Making Dummy Codes Easy to Keep Track of

Here’s a little tip.

When you construct Dummy Variables, make it easy on yourself  to remember which code is which.  Heck, if you want to be really nice, make it easy for anyone else who will analyze the data or read the results.

Make the codes inherent in the Dummy variable name.

So instead of a variable named Gender with values of 1=Female and 0=Male, call the variable Female.

Instead of a set of dummy variables named MaritalStatus1 with values of 1=Married and 0=Single, along with MaritalStatus2 with values 1=Divorced and 0=Single, name the same variables Married and Divorced.

And if you’re new to dummy coding, this has the extra bonus of making the dummy coding intuitive.  It’s just a set of yes/no variables about all but one of your categories.

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1. ben says

i would LOVE to do this, but how on earth for interactions???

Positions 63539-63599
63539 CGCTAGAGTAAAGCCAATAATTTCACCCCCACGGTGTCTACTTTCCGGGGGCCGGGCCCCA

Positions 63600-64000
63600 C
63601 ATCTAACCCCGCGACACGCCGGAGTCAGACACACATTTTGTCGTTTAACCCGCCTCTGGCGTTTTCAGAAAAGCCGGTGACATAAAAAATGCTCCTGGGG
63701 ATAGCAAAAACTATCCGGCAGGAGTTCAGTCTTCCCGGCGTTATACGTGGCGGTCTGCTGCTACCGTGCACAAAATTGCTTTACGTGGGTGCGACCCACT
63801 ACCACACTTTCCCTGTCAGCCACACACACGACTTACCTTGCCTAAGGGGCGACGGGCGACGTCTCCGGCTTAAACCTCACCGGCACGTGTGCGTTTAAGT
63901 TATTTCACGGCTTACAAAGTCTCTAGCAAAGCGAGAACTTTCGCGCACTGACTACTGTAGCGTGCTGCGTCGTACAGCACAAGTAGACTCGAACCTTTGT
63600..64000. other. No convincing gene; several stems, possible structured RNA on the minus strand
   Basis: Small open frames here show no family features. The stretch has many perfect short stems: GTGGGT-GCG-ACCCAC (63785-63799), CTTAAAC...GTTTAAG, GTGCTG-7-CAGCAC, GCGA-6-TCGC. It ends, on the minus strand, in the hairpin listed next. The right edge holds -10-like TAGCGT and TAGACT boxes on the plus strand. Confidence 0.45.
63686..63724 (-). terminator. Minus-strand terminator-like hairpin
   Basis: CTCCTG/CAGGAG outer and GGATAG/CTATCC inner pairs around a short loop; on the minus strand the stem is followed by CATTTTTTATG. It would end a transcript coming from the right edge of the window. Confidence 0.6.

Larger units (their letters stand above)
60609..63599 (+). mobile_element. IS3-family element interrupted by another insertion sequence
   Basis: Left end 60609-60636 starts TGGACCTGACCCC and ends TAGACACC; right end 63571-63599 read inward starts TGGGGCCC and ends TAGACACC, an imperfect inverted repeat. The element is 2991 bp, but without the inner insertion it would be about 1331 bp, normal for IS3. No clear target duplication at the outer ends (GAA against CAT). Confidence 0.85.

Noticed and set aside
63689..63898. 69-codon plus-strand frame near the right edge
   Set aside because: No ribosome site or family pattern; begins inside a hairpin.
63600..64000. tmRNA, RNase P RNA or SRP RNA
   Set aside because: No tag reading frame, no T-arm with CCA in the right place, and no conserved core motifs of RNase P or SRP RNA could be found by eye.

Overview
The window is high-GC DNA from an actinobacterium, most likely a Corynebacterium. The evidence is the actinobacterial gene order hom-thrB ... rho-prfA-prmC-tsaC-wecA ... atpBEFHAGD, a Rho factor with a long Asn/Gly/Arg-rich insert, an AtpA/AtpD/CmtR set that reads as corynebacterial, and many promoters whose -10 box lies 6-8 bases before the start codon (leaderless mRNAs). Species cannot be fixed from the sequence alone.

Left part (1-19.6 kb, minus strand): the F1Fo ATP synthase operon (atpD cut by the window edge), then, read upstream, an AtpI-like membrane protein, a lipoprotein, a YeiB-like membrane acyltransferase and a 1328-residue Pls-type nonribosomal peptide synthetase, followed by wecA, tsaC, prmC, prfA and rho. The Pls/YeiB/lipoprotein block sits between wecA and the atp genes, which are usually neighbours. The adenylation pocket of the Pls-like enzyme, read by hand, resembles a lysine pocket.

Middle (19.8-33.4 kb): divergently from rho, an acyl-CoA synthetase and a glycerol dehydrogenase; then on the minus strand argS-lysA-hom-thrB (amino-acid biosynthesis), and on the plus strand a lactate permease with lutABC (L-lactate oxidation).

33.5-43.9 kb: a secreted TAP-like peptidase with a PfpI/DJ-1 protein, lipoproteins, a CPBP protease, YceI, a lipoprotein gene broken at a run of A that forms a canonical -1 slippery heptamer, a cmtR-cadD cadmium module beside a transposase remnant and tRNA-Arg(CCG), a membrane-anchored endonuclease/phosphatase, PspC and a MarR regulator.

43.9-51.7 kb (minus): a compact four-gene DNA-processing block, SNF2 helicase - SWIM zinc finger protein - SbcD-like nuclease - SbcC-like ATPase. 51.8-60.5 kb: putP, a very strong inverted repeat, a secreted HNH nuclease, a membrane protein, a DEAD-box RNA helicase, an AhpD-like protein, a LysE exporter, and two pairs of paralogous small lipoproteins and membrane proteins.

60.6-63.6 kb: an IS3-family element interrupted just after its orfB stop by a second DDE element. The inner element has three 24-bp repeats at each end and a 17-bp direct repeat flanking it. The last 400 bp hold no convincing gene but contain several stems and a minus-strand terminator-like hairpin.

(especially with full interactions between two class variables AND a continuous covariate?)

karen, i really enjoy just coming over here to poke around and randomly learn something new about some of these high level stats vagaries. thank you for writing about them.

in this case, i’ve been trying to understand how to code “estimate” statements in SAS for my 2(two-‘level’)classes+1covariate situation, and i’ve been making a mell of a hess out of it. from this post, it sounds like i should code the class interaction as “class1 non-reference level \ class 2 non-reference level”, but of course, this is confusing now since the estimate codes for more than just that one group of the four possible.

(to make it even worse, when i check estimate statement outputs, the doubly referential group (class1 reference \ class2 reference) ends up being added to the doubly non-references group while the other two are subtracted out when estimating the interaction.
and adding the covariate is just pounding my head against the screen…)

thanks for any useful tips on this situation, and please let me know if i haven’t been clear enough,
ben

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